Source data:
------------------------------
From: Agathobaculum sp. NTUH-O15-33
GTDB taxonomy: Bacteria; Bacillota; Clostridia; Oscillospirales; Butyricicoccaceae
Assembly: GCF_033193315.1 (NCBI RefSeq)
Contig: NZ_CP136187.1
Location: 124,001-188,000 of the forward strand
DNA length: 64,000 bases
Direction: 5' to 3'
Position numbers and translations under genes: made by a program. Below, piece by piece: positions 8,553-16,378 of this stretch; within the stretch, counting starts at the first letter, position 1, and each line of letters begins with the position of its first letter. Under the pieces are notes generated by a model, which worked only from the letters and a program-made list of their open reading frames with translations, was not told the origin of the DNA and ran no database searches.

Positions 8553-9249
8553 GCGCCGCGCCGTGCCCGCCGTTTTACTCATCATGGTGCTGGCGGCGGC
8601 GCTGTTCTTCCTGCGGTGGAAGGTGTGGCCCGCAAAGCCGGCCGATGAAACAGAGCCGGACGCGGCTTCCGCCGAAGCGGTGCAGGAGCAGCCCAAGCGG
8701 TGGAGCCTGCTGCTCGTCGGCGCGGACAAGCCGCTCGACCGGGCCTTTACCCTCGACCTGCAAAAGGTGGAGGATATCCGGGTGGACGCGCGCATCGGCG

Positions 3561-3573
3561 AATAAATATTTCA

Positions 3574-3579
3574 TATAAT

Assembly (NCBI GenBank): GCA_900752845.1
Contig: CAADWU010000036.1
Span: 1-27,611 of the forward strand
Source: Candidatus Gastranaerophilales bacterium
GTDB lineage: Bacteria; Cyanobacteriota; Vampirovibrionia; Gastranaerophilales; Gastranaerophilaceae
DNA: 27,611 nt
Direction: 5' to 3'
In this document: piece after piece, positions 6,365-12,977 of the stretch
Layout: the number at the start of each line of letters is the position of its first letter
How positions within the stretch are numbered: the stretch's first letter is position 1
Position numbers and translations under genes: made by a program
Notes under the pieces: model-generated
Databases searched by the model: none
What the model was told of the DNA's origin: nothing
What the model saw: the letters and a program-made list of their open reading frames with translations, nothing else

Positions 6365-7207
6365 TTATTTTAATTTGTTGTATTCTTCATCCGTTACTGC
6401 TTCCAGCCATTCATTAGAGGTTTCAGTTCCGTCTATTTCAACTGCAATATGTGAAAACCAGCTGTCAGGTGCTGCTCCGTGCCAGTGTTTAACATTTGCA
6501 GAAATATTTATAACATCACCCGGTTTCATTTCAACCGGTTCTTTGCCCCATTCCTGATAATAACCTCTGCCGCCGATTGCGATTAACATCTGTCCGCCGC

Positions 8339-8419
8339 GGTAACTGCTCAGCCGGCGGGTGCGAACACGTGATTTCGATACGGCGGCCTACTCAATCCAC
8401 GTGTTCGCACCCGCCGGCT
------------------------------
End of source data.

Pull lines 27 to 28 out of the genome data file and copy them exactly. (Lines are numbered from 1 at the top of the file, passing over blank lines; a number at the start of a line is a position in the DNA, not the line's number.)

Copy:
Position numbers and translations under genes: made by a program
Notes under the pieces: model-generated